I’ve been looking for a while for mechanical ways to represent “imagined communities” (Anderson), and especially linguistic communities. Grotto is starting from very abstract and sometimes arbitrary formal bits- random character classes (robot, animal etc) with meaninglessly arbitrary skills that don’t have an immediately obvious mechanical use.

I’ve been really carefully and slowly deciding what to do with these elements. Skills are being tested as an opaque-at-first-glance modifier for possible random chance events that could be added, like combat or trap evasion. Classes are slowly getting unique items with actions that can modify how players interact with the maze.

Which brings me to language. I am really reticent in general to add player to player communication to a game for reasons that should be obvious, but not to do so is to make a pretty big and meaningful departure from the MUD form, especially for a game that seems to want to be about culture and communication.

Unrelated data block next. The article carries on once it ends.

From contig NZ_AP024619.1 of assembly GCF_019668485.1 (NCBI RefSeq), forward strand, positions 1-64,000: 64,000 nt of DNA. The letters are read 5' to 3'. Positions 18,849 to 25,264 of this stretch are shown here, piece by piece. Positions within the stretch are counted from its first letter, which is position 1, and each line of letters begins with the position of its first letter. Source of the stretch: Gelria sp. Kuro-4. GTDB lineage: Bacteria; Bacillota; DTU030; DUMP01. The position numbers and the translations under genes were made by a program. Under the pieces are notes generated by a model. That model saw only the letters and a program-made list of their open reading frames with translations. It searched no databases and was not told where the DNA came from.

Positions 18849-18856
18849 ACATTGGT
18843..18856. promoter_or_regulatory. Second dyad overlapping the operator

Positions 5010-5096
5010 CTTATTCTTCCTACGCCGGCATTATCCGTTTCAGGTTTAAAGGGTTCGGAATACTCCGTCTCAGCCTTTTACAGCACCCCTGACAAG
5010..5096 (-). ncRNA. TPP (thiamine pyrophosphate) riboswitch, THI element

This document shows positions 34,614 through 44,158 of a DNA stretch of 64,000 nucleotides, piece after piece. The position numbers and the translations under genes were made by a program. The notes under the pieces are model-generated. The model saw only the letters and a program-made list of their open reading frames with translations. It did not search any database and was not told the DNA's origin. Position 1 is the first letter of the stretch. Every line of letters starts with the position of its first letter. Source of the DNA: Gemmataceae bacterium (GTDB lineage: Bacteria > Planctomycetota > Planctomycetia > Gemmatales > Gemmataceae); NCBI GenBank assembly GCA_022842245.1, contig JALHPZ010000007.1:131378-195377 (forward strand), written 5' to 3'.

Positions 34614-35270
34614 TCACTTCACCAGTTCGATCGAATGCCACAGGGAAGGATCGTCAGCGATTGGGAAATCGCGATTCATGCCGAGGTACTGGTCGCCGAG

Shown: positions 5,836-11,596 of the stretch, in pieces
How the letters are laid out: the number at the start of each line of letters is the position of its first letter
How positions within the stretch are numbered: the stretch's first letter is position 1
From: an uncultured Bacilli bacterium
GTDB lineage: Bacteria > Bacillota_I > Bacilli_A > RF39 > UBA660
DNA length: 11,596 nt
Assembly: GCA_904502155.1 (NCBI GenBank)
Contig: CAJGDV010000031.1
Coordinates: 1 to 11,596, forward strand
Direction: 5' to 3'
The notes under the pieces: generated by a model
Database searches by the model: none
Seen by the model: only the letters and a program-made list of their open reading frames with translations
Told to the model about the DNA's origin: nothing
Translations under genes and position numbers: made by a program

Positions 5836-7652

One solution that I’ve been mulling over long enough that I think I am committed to including it- Characters of a like type can communicate with one another, while unlike types cannot, i.e. there is a “bird language” a “robot language” etc. This actually unifies some of the interactions because currently a character is the only thing you don’t need an eye item to look at, its default implicit action is to look at its description. In the new model, the implicit verb of a character is the same as an NPC- “greet”. Greet would, when used on a playable character, bring up a message window (maybe truncated or limited in some way?) if the receiver and sender are the same class, it’s a clear message, if they are not alike, it comes out as “Chee the bird makes bird noises in your direction” etc.

I think this is a good system to start with, and could be built upon in interesting ways. It creates an imagined kinship between anonymous players that are probably strangers. It could be manipulated by class changes. I like it.